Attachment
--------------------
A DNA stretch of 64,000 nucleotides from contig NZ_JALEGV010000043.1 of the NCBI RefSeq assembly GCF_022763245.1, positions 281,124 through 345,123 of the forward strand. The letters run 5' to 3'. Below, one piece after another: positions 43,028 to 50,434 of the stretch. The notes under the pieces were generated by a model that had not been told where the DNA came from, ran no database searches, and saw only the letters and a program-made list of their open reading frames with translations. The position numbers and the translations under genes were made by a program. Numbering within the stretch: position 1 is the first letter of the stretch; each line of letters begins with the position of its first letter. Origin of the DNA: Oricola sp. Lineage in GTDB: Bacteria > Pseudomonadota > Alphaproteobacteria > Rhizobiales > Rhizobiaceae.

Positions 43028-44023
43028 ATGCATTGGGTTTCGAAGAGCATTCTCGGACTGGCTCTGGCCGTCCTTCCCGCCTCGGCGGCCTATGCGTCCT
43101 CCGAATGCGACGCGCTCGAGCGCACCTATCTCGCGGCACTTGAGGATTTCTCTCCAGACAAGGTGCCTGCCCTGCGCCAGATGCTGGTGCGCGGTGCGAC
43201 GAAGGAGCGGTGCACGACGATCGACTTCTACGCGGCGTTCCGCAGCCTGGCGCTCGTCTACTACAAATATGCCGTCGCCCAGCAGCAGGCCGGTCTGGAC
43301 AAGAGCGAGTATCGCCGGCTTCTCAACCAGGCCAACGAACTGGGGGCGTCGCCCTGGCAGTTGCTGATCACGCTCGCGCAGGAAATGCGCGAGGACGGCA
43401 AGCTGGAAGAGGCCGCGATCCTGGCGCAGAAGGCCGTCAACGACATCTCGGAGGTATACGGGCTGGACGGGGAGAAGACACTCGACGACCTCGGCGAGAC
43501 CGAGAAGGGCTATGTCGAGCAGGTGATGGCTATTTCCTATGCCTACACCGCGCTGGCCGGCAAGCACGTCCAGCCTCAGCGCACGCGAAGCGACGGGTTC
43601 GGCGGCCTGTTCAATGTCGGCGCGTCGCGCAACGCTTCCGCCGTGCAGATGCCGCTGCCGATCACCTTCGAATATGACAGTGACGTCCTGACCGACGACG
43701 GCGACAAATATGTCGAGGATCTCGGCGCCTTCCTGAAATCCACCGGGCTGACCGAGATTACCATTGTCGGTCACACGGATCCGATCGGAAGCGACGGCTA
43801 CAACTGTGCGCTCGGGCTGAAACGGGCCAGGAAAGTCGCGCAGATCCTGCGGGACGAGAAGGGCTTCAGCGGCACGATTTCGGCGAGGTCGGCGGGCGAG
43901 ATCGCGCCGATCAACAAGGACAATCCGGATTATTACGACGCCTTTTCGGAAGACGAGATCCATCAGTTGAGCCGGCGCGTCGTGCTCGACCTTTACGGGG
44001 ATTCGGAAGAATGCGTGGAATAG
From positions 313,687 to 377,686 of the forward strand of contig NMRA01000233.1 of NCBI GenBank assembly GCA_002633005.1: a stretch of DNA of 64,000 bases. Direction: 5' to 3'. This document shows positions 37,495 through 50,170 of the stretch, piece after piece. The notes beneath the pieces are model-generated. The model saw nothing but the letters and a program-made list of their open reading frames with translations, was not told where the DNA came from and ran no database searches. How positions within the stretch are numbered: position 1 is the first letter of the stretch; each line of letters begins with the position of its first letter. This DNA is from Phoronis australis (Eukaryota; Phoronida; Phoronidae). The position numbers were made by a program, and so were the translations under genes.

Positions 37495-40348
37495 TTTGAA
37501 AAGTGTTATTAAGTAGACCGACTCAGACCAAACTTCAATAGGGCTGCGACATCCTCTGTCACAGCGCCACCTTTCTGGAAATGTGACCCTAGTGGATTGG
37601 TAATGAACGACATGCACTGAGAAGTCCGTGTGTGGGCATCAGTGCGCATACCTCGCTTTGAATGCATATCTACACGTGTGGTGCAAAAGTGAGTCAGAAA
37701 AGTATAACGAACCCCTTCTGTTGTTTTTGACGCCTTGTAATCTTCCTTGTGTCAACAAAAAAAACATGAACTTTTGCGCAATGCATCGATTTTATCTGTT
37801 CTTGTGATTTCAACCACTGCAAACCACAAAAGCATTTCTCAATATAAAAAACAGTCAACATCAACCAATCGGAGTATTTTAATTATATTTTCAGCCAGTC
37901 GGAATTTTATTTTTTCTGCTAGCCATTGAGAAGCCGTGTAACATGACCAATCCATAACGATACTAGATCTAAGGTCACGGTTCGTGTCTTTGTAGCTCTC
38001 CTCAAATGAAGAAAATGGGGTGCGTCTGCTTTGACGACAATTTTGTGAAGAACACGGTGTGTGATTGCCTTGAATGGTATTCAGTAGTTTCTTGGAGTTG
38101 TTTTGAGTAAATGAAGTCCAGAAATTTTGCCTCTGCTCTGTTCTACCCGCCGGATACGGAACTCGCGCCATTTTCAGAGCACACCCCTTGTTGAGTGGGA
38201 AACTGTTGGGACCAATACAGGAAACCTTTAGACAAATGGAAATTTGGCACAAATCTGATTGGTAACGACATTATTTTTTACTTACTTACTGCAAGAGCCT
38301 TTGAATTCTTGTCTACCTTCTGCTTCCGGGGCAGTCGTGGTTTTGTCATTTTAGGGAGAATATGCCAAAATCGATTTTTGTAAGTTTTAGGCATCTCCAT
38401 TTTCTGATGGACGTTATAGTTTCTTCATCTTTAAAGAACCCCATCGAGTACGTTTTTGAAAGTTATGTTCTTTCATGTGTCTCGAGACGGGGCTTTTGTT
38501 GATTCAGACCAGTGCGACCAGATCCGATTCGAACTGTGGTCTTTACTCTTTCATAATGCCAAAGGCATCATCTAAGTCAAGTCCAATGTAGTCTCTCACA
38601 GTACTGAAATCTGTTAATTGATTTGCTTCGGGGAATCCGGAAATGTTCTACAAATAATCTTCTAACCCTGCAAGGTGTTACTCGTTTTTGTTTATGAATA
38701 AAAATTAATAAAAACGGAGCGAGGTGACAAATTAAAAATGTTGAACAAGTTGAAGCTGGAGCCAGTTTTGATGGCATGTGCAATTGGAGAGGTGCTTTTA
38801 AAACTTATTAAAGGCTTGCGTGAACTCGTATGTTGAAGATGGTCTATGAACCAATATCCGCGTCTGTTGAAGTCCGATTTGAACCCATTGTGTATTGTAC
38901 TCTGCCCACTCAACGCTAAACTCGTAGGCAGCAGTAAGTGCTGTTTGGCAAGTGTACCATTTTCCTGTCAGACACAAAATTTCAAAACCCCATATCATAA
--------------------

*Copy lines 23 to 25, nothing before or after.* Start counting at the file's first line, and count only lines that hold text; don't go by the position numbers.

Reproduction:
38101 TTTTGAGTAAATGAAGTCCAGAAATTTTGCCTCTGCTCTGTTCTACCCGCCGGATACGGAACTCGCGCCATTTTCAGAGCACACCCCTTGTTGAGTGGGA
38201 AACTGTTGGGACCAATACAGGAAACCTTTAGACAAATGGAAATTTGGCACAAATCTGATTGGTAACGACATTATTTTTTACTTACTTACTGCAAGAGCCT
38301 TTGAATTCTTGTCTACCTTCTGCTTCCGGGGCAGTCGTGGTTTTGTCATTTTAGGGAGAATATGCCAAAATCGATTTTTGTAAGTTTTAGGCATCTCCAT